I know some people were interested in a pattern, but I wasn't able to work out all the design issues until now.





One of the things I wanted to get away from in the new pattern was having to turn and stuff that long, slender neck and tail. How on earth I was ever able to manage a turn-and-stuff on my blue with a) thicker felt and b) virtually no experience, I'll never know, because by using similar pattern pieces it was impossible to replicate it. I can only chalk it up to beginner's luck.

I was going to give the eye a reddish cast, as I did with the first dragon, but fell in love with this milky opal effect instead. It has an intense sparkle that completely does not translate through the lens, no matter how many times I photographed it.



Here he is demonstrating how he'd swoop down on prey. Well, as long as he doesn't do it to me while I'm sleeping.



Neck and tail are wired and poseable, as are the wings up to the second joint. He can pull in his wings and look down...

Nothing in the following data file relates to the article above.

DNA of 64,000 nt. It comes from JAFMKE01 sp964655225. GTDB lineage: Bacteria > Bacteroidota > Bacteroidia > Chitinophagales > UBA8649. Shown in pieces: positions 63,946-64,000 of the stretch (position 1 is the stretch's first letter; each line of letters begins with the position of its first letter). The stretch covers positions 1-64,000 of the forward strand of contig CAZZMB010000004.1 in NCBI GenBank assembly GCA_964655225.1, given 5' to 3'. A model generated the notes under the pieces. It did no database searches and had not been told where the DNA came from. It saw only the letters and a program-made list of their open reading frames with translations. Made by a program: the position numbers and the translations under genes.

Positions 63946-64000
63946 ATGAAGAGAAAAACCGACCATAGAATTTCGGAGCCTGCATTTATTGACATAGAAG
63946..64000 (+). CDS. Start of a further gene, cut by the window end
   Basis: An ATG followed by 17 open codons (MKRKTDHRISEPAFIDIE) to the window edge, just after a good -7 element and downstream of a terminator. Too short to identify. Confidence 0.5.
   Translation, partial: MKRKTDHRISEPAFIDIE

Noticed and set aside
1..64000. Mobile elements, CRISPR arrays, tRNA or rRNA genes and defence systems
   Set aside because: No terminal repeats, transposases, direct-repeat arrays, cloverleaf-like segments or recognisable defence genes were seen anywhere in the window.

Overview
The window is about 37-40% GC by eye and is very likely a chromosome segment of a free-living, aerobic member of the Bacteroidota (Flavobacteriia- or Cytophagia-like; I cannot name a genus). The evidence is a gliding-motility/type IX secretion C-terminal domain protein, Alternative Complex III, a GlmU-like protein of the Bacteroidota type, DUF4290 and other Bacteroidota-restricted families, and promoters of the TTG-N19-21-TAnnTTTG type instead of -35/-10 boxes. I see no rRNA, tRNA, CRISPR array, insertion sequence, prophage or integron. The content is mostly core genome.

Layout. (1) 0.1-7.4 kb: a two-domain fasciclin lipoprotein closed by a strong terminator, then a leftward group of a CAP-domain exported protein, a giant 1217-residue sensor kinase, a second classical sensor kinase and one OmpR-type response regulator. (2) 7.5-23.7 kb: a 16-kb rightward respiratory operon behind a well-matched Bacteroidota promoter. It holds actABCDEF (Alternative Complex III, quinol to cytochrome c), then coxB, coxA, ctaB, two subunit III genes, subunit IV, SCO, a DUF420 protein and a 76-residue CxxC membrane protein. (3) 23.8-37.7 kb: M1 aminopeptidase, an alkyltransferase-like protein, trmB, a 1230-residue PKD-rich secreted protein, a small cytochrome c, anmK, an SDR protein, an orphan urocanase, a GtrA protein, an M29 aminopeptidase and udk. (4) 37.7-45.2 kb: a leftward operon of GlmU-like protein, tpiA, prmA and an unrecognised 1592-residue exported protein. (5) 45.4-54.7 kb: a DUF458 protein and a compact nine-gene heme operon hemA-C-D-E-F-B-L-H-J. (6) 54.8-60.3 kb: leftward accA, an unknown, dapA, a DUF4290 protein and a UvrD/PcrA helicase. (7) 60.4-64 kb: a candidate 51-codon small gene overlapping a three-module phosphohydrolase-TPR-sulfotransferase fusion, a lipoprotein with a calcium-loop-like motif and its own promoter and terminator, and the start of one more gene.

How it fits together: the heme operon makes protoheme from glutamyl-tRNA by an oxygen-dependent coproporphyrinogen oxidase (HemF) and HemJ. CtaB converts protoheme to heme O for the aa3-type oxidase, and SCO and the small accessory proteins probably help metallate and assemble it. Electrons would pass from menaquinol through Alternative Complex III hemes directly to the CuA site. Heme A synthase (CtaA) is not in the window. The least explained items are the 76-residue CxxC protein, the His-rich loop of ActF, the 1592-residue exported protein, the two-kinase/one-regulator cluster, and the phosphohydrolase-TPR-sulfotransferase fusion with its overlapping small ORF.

...or spread them out and look up. You can see his tail coiled around the glass in the top photo above.



"Enough pictures, human. Where's my dinner?"

Uh, well, I don't want to be responsible for his kind laying siege to the planet, so I guess we'll stop there then.
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27  Inverted Silhouette Bird Cushion in Crafty Housewares: Completed Projects: General by ld on: December 03, 2008 04:14:18 PM
Ever since I made my first cushion like this, I've continued playing around with the idea of inverted silhouettes. So here's my latest:



The front side.



Closeups of some of the appliques.






And the reverse side, in softer colors.



Closeup of the reverse side.


The two sides have very similar, but not identical, bird designs.

I'm pretty pleased how it came out. And I can choose which color scheme to display depending on whether I put the cushion on the sofa or bed.